In Adobe Acrobat you can set the initial view in the properties of the documents.
Thank you for your response to my question.
1. When I go to properties, initial view tab of the document that is already opened everything is grayed out.
2. I want to change the default for all PDF's that I might open so each PDF that I open will open in 100% view magnification.
You can change your default under the preferences for the display. However, the individual PDF can override your selection.
In Edit > Preferences > Page Display > Zoom is set to 100%. Is this what you are referring too?
Are you saying that if someone sends me a PDF that is set to something other than 100% it will display the page in whatever magnification percent the PDF was created with?
I've been wondering about that same question. It seems that, yes, the default magnification option is entirely useless, since the default is set by the document, not by your preferences. I'm puzzled why Acrobat would have an entirely non-functioning, basic, feature, but there you are.
So I think what we need is a macro that would, for every document, do the following:
1. Open up properties.
2. Change the magnification to 100%.
3. Save the changes.
4. Go back to viewing the document.
I don't know if Acrobat has add-ons, or if macros are possible, tho.
There must be literally millions of users who want this feature. My eyes are getting old and I read mathematical documents, so starting at 69% is bad for me. I'm not sure who it's good for, actually.
Here are a few other pages that are relevant but don't solve the problem:
This stackoverflow page has a command-line way to open files at 100% :
AcroRd32 /A "zoom=100=OpenActions" filetobeopened.pdf
Of course, doing that every time instead of just clicking on the filename in Windows would be impractical.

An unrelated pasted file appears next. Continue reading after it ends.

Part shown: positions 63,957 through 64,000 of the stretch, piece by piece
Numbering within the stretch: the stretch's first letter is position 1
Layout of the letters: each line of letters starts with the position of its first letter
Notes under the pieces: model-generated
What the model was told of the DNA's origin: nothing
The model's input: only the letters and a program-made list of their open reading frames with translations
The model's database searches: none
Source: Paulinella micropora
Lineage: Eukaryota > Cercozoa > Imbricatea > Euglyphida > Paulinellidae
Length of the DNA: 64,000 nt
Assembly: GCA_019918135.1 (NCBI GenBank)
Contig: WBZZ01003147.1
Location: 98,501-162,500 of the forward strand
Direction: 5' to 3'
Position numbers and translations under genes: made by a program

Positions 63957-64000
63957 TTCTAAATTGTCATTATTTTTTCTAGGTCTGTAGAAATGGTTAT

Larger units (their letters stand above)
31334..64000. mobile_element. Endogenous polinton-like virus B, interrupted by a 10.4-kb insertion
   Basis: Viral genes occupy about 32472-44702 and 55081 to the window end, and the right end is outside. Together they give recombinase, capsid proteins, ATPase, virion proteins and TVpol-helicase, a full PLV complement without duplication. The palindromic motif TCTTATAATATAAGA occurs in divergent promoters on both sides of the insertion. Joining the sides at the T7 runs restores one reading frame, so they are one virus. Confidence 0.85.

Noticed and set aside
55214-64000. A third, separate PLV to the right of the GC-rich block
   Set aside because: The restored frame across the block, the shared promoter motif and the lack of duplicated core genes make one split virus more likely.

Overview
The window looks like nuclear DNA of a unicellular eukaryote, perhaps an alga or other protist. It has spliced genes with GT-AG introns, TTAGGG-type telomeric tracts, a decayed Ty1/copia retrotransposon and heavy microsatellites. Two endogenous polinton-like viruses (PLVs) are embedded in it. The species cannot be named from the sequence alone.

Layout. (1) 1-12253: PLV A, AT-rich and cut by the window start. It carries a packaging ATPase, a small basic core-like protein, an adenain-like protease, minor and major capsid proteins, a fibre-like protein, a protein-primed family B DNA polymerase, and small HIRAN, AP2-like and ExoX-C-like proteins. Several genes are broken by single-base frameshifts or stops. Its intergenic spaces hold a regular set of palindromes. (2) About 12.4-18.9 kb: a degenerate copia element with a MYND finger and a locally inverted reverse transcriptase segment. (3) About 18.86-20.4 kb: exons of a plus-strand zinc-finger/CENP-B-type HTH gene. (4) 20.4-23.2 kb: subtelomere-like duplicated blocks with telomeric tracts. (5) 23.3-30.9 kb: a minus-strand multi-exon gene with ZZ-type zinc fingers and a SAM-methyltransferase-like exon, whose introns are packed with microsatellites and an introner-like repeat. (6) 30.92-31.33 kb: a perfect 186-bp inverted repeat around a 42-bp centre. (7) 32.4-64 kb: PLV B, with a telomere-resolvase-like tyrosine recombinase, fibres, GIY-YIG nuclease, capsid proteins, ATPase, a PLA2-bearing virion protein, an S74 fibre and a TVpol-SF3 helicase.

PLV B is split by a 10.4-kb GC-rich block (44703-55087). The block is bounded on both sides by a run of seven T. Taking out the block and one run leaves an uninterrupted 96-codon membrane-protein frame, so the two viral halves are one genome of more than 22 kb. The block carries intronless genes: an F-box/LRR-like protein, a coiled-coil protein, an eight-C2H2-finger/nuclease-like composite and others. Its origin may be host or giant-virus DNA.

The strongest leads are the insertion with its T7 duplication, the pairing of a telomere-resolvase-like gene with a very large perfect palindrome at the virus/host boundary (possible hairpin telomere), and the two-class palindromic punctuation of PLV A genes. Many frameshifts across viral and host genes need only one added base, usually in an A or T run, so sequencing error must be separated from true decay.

This file has general info on command-line methods.
This thread has the obtuse replies of someone from Adobe to a user who wondered why users aren't allowed to set default zooms. THe Adobe person say that would infringe on the freedom of the document writer to impose a default zoom. As if more than tiny number of writers cared!
Click Edit -> Preferences -> Zoom
Do this without opening a specific document so it applies to the program and not just one document.
Regarding the OP:
"How can I set the default to open all PDF's at 100% zoom magnification?"
With Acrobat Pro, run a Batch Process (Sequence)/Action to run the "Open Options" sequence.
This sequence permits setting the values for all items under the Initial View tab of PDFs' Document Properties.
Regarding a PDF's Document Properties > Initial View:
Visit an open PDF's Document Properties (Ctrl+D, Cmd+D). Go to the Initial View tab. The top pane (Layout and Magnification) permits configuration of:
Navigation tab: Page Only | Bookmarks Panel and Page | Pages Panel and Page | Attachments Panel and Page | Layers Panel and Page
Page Layout: Default | Single Page | Single Page Continuous | Two-Up (Facing) | Two-Up (Cover Page) | Two-Up Continuous (Cover Page)
Magnification: Default | Actual Size | Fit Page | Fit Width | Fit Height | Fit Visible | Magnification percentages (25% to 6400%)
Configuration settings other than "Default" dictate how the PDF is viewed initially.
The settings for all values in all panes in the Initial View may be established for one or many PDFs by use of a Batch Sequence/Action (Acrobat Pro required).
This functionality is utilized in an enterprise environment where large document collections are deployed in a LAN/WAN "eLibrary" to provide a consistent initial view to end-users.
It also provides a content author a mechanism for establishing the initial view for *their* deployed content (such as PDF document collections distributed on optical storage media).
As to the typical default Initial View for a created PDF:
When a PDF is created via Acrobat the PDF document's default Initial View for Layout and Magnification is:
--| Navigation: Page Only
--| Page layout: Default
--| Magnification: Default
--| Open to page: 1
Regarding the Open Parameters document — While this document does provide a few command line options the document's primary focus is the use of a URL to open a URL's targeted PDF's initially opening.
Worth noting is that the document is specific for URLs and not applicable to UNC links (links with a LAN/WAN).